Share Email Print

Proceedings Paper

Space-dependent temperature increase in human skin subsurface chromophores immediately following pulsed laser exposure
Author(s): J. Stuart Nelson M.D.; Thomas E. Milner; B. Samuel Tanenbaum; Dennis M. Goodman
Format Member Price Non-Member Price
PDF $17.00 $21.00

Paper Abstract

Specifying the distribution of laser energy within a tissue is the first step toward understanding and capitalizing on a variety of laser-tissue interactions. Whether photothermal, photochemical, or photomechanical in nature, laser-tissue interactions begin with the absorption of photon energy. The spatial distribution of photon absorption specifies the required laser exposure to be delivered and the extent of subsequent therapeutic action. Using infrared tomography (IRT), the broad, long term objective of this research is the development of a three-dimensional tomographic reconstruction algorithm (TRA) as a means to determine the: (1) initial space-dependent temperature increase in subsurface chromophores [(Delta) TCHR((xi) ,(eta) ,(zetz) ,t equals 0)] immediately following pulsed laser exposure; and (2) depths and physical dimensions of discrete subsurface chromophores. Analysis of the recorded time sequence of infrared emission images [(Delta) MCHR(x,y,t)] by longitudinal inversion and lateral deconvolution algorithms provides a direct means to determine the depths and physical dimensions of subsurface chromophores. Although our research is being shared with workers in a variety of disciplines, and pertinent to many clinical applications involving laser-induced photothermal mechanisms, we are particularly interested in addressing the problems associated with determination of the initial space-dependent temperature increase in subsurface chromophores in human skin in general, and port wine stain (PWS) blood vessels in particular.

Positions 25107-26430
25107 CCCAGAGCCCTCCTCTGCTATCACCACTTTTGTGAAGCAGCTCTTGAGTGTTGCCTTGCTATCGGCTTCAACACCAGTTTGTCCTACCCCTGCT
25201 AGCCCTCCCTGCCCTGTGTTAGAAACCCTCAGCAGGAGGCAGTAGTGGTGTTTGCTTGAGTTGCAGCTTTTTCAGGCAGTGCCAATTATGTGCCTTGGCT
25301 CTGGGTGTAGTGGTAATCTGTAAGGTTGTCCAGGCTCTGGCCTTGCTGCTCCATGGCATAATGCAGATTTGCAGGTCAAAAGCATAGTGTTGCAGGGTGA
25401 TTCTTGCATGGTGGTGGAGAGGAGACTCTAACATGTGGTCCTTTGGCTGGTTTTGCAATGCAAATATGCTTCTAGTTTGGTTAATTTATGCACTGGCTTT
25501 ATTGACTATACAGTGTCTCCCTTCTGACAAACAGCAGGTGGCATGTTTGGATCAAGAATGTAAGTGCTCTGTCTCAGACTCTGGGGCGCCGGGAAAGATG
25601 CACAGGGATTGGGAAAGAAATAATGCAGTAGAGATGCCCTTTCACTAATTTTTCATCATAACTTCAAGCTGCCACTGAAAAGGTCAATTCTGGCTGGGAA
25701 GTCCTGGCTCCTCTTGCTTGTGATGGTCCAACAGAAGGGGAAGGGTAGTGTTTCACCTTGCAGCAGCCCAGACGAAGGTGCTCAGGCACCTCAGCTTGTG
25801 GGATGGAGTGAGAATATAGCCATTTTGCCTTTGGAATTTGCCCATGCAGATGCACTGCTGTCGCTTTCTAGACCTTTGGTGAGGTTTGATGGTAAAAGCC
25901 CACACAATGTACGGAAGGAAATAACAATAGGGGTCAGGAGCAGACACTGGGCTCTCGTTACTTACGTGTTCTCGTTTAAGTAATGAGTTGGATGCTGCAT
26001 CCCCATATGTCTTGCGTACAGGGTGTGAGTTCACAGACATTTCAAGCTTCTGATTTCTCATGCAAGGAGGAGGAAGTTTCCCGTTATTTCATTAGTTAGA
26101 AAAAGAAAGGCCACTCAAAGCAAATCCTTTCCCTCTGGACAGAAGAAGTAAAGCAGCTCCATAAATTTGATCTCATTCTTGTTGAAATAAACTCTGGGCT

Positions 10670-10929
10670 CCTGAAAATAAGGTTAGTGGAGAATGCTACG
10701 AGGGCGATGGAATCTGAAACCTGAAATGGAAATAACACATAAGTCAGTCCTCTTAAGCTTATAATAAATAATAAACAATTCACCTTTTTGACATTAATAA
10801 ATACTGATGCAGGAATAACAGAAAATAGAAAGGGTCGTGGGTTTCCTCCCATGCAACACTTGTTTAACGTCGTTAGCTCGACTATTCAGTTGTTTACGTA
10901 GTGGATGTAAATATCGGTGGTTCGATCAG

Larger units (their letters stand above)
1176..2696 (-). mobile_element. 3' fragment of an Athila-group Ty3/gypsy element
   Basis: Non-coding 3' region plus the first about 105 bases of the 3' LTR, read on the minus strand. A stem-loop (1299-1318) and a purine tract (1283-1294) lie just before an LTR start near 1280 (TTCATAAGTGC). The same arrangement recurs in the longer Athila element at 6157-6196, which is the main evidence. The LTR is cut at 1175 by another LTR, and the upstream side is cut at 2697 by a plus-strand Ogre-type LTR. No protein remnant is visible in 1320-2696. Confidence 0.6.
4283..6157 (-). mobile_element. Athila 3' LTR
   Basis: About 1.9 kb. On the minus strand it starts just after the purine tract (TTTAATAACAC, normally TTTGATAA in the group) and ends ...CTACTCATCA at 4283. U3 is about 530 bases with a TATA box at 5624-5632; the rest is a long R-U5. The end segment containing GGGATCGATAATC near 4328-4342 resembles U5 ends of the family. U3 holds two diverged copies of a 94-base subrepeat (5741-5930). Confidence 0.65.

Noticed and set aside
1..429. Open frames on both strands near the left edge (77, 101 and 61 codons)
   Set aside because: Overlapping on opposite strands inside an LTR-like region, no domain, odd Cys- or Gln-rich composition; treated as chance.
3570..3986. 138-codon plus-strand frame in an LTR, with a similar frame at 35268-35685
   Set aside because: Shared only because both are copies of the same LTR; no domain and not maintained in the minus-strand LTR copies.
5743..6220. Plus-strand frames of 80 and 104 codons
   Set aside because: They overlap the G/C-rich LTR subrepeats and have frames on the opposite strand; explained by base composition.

Paper Details

Date Published: 19 January 1996
PDF: 12 pages
Proc. SPIE 2623, Medical Applications of Lasers III, (19 January 1996); doi: 10.1117/12.230352
Show Author Affiliations
J. Stuart Nelson M.D., Univ. of California/Irvine (United States)
Thomas E. Milner, Beckman Laser Institute and Medical Clinic (United States)
B. Samuel Tanenbaum, Harvey Mudd College (United States)
Dennis M. Goodman, Lawrence Livermore National Lab. (United States)

Published in SPIE Proceedings Vol. 2623:
Medical Applications of Lasers III
Stephen G. Bown; Herbert J. Geschwind M.D.; Raimund Hibst; Frederic Laffitte; Giulio Maira; Roberto Pini; Hans-Dieter Reidenbach; Hans H. Scherer M.D.; Pasquale Spinelli, Editor(s)

© SPIE. Terms of Use
Back to Top
Sign in to read the full article
Create a free SPIE account to get access to
premium articles and original research
Forgot your username?